For the second year in a row, Microsoft's Q&A session at AusCERT has been well worth attending -- but for the wrong reasons.
Attendance at the session this year was well down compared to last year, when the same room was packed to the rafters.
With so many people wanting to ask questions last year, many were left disappointed. So in its infinite wisdom, this year Microsoft decided to address the problem with a bingo-style system where attendees were given a number on entering the session.
If their number was chosen out of a hat, the lucky delegate would win a prize. Err. I mean they would be allowed to ask a question to the panel, which included George Stathakopoulos, the Redmond-based general manager of product security, and Peter Watson, Sydney-based chief security advisor.
Watson picked out the first number from the hat and everything seemed to be working well. Someone asked a question, it was answered and everyone was happy.
But then, in old-school Microsoft style, the system crashed.
Watson called out the second number and nobody responded. The same thing happened for the third, fourth, fifth ... and then I stopped counting.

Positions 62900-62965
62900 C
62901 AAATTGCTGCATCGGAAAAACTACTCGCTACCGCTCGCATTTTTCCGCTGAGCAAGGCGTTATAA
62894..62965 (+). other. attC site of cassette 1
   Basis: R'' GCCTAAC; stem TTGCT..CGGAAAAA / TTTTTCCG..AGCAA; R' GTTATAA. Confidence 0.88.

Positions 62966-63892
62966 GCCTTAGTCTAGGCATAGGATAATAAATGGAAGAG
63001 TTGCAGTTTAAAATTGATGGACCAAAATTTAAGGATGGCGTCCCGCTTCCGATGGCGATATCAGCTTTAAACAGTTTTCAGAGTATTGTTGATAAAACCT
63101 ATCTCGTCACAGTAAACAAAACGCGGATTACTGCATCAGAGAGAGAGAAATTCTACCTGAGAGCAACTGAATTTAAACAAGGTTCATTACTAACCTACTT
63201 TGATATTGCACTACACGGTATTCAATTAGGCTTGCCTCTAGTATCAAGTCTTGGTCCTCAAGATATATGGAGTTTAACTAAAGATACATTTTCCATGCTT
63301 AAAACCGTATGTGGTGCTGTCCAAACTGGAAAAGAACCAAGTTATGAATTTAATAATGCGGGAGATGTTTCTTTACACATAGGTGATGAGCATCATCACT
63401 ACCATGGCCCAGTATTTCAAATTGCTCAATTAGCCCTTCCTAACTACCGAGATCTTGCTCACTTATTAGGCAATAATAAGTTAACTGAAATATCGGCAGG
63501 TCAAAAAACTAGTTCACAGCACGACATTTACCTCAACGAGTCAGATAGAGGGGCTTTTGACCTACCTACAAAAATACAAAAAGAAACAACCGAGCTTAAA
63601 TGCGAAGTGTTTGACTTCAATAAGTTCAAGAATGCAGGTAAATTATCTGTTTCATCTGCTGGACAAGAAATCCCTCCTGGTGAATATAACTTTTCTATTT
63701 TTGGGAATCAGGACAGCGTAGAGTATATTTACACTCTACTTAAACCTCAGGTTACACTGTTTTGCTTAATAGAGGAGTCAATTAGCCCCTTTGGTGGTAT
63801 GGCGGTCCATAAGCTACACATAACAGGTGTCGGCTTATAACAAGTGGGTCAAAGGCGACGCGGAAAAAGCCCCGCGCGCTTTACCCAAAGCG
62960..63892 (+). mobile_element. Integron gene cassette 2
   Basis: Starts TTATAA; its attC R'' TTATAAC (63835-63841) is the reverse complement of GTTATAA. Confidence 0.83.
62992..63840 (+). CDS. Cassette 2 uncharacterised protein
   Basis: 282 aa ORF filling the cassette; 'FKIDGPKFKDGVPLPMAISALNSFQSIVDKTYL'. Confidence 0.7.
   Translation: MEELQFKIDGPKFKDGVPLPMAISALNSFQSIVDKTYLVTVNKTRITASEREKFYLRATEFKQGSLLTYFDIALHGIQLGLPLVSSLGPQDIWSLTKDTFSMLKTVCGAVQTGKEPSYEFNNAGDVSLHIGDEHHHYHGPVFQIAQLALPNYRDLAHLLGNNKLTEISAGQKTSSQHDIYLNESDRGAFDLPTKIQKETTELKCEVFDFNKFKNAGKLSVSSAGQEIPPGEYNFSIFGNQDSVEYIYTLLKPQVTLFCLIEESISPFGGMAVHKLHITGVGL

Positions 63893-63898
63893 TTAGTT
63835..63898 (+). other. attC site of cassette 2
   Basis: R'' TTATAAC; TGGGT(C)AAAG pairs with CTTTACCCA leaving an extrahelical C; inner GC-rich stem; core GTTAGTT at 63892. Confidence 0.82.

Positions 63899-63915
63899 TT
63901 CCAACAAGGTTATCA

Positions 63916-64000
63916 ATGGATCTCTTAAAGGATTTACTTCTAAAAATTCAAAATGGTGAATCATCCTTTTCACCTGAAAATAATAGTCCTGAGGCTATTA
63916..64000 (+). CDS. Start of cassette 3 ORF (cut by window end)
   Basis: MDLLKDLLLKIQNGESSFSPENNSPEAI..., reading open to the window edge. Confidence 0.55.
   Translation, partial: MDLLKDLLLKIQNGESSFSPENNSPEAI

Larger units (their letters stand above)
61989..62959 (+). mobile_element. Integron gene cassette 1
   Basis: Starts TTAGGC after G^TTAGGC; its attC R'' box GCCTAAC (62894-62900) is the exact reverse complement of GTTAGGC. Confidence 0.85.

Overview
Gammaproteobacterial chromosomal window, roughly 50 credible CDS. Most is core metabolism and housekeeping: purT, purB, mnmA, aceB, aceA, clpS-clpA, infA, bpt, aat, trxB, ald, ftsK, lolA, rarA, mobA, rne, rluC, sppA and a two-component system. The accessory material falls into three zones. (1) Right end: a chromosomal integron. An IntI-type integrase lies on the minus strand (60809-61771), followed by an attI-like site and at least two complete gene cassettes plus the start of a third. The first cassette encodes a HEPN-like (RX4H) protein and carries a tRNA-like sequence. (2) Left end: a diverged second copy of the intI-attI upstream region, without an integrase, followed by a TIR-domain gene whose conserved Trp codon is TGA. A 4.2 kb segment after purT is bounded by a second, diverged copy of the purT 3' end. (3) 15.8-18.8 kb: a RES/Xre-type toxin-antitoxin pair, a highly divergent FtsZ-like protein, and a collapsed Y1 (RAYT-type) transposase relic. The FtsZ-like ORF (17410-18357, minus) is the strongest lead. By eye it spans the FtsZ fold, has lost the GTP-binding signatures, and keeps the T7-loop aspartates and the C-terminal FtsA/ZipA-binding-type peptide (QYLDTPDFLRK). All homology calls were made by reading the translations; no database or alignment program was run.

After about a dozen numbers with no response, finally one person stood up and waved around their winning ticket. A relieved Microsoft rep went over to the "winner" and handed him a mic.
The delegate went a peculiar shade of white and looked confused.
"I didn't know I had to ask a question," he said, as the rest of the room exploded in laughter. Yes, the "winner" thought he would be walking away with a freebie.
After this incident the panel wisely chose to drop the bingo system and revert back to a traditional Q&A format.
Microsoft will have to come up with something pretty special next year to top this year's performance.